3. Desktop as a Service (DaaS)
Virtual desktops are hosted on the cloud of a third-party provider using a technology called Desktop as a Service (DaaS). In essence, DaaS is a managed version of VDI that uses cloud hosting to provide all the advantages of virtual desktops.
DaaS provides cloud-hosted virtual desktops with pre-installed programs and tools that end users can use from their devices, unlike on-premise VDI. In addition, virtual desktops and programs are managed for you by a third-party cloud hosting company, from implementation through updates.
Your applications and data are kept in data centers operated by providers using top-notch security procedures when you use DaaS. It also helps you decrease your on-premise infrastructure and provides on-demand scalability at a low cost. In addition, you can switch your expenses from CapEx to OpEx by taking advantage of the pay-as-you-go models that providers offer.
Benefits of Desktop Virtualization
Secure Mobile Application Access
Many SMBs allow workers to work remotely or after hours using their own devices, but provisioning them may be time-consuming and expensive. Furthermore, enabling workers to provide their own devices exposes the business to security threats. However, virtualized desktops enable hardware-based GPU sharing through a secure connection from any device, even on high-latency, low-bandwidth networks like hotel room WiFi, allowing employees to access even high-performance applications.
Fewer types of desktops can be provided to users by businesses using desktop virtualization, eliminating the need to set up individual computers for each worker. In addition, virtual desktop infrastructure (VDI) makes it simpler for the business to onboard new hires with only a few mouse clicks because it can deploy so fast. The ideal virtualization system will enable an administrator to customize and control desktops from a single interface without going down to individual desktops.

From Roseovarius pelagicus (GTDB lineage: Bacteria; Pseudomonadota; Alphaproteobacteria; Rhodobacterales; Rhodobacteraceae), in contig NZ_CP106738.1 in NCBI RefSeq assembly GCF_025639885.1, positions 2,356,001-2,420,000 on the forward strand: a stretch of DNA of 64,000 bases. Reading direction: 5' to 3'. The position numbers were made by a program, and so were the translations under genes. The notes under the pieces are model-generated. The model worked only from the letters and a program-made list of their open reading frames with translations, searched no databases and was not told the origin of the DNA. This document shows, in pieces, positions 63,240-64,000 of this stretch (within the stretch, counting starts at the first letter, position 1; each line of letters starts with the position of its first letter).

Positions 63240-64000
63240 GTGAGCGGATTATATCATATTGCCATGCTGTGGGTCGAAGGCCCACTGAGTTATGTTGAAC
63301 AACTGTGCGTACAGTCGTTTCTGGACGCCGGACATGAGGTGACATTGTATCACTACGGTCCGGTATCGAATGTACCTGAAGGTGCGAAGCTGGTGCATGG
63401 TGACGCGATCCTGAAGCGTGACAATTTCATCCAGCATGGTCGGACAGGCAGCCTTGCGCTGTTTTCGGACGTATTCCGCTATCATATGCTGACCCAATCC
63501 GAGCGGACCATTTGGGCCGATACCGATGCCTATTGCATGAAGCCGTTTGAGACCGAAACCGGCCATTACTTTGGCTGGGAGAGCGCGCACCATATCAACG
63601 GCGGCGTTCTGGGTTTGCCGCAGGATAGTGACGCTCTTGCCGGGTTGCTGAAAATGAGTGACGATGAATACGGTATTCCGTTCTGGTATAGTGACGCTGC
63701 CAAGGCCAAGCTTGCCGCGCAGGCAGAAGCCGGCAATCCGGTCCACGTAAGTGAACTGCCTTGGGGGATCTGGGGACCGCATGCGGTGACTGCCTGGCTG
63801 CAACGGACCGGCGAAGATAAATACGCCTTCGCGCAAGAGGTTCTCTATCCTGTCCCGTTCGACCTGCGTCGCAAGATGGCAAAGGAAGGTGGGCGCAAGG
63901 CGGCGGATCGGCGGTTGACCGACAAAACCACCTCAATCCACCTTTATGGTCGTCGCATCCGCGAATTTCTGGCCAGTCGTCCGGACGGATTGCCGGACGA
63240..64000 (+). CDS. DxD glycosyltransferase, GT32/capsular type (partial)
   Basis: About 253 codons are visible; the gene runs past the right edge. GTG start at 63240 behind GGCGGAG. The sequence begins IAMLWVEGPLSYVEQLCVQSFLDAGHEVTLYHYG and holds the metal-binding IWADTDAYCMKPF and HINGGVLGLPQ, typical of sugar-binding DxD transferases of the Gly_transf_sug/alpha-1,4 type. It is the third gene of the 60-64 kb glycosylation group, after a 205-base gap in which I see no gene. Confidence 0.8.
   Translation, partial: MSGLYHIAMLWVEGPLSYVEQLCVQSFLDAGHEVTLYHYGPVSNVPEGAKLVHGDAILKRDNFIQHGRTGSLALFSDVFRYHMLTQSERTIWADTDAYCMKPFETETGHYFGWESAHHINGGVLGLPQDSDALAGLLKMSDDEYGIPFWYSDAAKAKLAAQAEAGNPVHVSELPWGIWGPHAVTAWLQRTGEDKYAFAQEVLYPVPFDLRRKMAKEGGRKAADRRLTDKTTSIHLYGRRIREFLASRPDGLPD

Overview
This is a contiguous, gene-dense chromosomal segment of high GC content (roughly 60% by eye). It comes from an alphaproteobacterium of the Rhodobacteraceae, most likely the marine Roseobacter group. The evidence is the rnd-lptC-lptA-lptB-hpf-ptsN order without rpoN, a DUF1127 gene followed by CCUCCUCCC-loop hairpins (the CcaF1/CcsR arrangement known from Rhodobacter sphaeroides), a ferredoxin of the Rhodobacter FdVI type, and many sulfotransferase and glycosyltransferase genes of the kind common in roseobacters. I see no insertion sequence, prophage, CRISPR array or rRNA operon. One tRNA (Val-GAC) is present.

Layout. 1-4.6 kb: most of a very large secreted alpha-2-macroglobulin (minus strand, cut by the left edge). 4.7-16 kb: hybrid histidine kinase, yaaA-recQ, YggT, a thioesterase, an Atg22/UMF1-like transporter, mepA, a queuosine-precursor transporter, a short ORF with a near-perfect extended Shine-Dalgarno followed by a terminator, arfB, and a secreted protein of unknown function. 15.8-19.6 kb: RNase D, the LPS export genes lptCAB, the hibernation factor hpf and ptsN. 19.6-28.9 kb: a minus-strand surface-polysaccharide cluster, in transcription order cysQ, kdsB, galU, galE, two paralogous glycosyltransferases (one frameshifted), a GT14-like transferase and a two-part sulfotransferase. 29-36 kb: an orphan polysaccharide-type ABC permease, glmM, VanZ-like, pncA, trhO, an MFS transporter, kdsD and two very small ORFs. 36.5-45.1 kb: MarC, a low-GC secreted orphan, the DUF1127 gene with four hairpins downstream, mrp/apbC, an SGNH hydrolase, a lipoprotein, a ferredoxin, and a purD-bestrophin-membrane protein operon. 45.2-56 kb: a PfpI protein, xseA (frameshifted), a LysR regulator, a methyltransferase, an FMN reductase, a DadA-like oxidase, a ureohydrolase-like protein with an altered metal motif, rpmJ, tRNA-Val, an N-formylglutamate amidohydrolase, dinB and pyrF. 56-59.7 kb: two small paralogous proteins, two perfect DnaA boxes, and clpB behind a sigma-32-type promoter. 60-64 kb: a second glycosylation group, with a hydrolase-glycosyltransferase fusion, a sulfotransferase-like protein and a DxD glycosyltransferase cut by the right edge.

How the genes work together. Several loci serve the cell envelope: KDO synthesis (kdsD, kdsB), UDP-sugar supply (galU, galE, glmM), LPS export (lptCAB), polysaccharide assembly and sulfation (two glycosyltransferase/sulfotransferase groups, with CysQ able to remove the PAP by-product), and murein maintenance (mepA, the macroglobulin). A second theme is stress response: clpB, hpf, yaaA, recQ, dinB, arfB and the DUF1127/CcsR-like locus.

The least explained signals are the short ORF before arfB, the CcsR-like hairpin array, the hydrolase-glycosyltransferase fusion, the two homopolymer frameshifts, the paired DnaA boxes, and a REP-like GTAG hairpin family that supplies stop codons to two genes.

Additionally, desktop maintenance is made simpler with virtualized desktops. The desktop can reset once the employee logs off from the computer at the end of the day, erasing any downloaded programs or changes they might have made. This not only keeps software and customizations from making the computer sluggish, but it also offers a simple way to troubleshoot. For example, if the system freezes, the worker only needs to reboot to get their desktop back.
Employees downloading software or other potentially harmful goods (like PowerPoint presentations with adorable kittens — and viruses) is a concern that most SMBs encounter. With desktop virtualization, the administrator can configure permissions to stop these Trojan-horse-carrying documents from staying on the system. This offers, quite simply, peace of mind and ease of maintenance costs.
Reduced costs for the firm are the common thread connecting these advantages. Cost reductions on apps alone result from the decreased software license requirements. Companies also save money in the IT department since managing PCs and solving user issues requires fewer staff members. Finally, SMBs also save cash on significant support concerns like malware removal.